|UK shows off new uniforms at Big Blue Madness|
|Written by Admin|
|Friday, 10 October 2008 18:22|
Billy Gillispie's Wildcats donned their new blue and white uniforms with a checkerboard pattern as the nation's all-time winningest program kicked off its preseason preparations Friday night in front of 23,000 of their closest friends.
While fans arrived before 9 p.m., it wasn't until 11:18 that the second-year coach finally made his appearance.
Last year, four large banners descended from the rafters, and when they finally dropped, there Gillispie stood, waving to the crowd.
This time, the banners fell while pyrotechnics filled Rupp Arena, but Gillispie was nowhere to be seen. Instead, he entered moments later, jogging through the crowd in his gray jumpsuit, dishing out high-fives along the way.
``I know they're excited to be here,'' Gillispie, already seemingly short of voice, said of his players. ``They love being here at Kentucky.''
Gillispie's entrance was far humbler than that of women's coach Matthew Mitchell, who appeared riding on a fire truck.
The men's team first took the court with a dunk contest that Ramon Harris clinched with an off the backboard follow that he jammed home.
Then, there was a defensive-minded scrimmage, in which both sides took more than three minutes to score. It was a troubling reminder of the team's slow starts at times last season, which ended with a loss to Marquette in the first round of the NCAA tournament.
Although the checkerboard pattern on the new uniforms is subtle, those who designed them for Nike said they were intended as a nod to jockey silks representing the state's signature industry, horse racing. Penny Chenery, who owned 1973 Triple Crown winner Secretariat, received an honorary jersey from Gillispie at midcourt during the festivities.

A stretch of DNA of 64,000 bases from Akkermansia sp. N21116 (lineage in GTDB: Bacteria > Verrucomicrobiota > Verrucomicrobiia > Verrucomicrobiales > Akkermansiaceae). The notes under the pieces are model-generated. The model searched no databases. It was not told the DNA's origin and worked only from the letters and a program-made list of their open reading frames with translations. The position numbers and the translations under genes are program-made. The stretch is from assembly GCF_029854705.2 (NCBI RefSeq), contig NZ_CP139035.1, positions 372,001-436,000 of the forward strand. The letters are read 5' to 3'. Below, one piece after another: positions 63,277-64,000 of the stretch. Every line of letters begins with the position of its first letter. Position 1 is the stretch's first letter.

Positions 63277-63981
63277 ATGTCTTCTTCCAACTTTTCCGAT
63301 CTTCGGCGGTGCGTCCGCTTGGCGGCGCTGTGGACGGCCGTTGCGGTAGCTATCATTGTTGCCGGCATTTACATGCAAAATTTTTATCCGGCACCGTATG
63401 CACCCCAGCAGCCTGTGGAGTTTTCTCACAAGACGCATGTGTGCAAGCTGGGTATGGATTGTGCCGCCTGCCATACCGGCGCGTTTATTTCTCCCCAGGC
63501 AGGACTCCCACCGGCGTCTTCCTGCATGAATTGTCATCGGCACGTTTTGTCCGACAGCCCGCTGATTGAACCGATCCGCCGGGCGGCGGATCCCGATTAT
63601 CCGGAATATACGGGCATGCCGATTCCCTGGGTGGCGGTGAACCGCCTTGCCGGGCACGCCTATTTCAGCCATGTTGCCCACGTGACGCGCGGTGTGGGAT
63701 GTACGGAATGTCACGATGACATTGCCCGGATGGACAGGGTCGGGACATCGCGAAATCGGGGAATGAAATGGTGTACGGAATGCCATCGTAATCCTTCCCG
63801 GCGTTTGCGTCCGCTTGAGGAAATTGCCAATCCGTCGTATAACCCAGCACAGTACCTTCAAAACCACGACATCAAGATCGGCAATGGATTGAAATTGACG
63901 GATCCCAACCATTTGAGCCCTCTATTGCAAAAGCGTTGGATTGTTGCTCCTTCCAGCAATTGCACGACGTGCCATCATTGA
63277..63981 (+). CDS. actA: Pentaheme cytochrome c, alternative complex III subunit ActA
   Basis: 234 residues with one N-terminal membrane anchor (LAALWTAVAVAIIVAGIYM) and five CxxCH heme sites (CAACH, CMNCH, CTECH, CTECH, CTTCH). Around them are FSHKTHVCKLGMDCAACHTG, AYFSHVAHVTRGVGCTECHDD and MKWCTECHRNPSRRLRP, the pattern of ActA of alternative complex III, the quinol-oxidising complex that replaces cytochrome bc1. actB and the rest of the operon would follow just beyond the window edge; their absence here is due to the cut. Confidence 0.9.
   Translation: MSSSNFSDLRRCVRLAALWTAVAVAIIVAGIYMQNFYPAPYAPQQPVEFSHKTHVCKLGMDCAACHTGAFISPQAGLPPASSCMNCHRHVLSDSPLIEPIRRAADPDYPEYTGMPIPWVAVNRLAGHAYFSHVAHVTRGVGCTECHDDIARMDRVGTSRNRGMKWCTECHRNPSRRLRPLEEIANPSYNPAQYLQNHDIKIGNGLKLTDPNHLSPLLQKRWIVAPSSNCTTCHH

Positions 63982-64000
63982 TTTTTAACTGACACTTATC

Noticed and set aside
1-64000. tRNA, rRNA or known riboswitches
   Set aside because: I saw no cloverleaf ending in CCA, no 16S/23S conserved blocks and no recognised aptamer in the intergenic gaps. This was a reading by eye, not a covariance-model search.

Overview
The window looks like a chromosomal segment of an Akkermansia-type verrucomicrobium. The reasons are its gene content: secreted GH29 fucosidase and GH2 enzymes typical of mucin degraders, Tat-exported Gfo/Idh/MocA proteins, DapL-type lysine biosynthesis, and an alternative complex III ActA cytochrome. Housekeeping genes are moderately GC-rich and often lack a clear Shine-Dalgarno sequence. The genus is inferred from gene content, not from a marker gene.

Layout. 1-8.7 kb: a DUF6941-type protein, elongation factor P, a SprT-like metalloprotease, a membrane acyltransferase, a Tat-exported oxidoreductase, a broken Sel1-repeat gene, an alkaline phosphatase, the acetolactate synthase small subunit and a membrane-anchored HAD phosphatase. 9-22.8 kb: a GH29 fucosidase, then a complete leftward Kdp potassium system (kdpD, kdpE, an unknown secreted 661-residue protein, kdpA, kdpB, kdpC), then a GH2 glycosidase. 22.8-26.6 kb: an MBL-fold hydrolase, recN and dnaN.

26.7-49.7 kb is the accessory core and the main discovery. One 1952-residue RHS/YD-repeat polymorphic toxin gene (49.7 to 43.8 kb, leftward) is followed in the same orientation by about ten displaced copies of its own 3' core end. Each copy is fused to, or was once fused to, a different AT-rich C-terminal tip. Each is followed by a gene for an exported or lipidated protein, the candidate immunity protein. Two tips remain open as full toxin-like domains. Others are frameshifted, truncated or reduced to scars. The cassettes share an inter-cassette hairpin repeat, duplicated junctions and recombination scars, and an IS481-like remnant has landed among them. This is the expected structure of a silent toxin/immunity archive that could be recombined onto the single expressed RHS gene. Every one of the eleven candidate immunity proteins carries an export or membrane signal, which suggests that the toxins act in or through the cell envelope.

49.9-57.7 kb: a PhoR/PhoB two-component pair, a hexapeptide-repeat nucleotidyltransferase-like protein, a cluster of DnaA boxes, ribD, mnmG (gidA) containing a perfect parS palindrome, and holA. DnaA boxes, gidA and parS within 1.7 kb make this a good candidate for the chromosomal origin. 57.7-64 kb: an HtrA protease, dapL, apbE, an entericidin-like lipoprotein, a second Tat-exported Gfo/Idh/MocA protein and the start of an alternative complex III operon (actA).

They also feature a shoulder patch that says ``Mr. Wildcat.'' The reference is a tribute to longtime equipment manager Bill Keightley, who died earlier this year at 81. A lasting memorial to Keightley was painted on the Rupp Arena floor in front of his familiar spot on the bench.
His daughter, Karen, wept at that honor and as fans stood and politely applauded while a tribute video to Keightley played on the large screens.
ndful of schools using a technicality in the NCAA rules to hold their bash a week earlier. The NCAA allows two hours of team workouts per week, starting in mid-September.
The early Madness events could be short-lived, though. National Association of Basketball Coaches spokesman Rick Leddy said the rule was intended to give coaches and players extra time working on their skills, not to hold a pep rally.
Gillispie said before the festivities that he planned to have fun at this year's Madness after feeling a little too apprehensive ahead of last year's festivities.
``I didn't know what to expect last year,'' he said. ``I've been to a lot of Midnight Madness at different places, but Big Blue Madness is something special. I'm very excited about it.''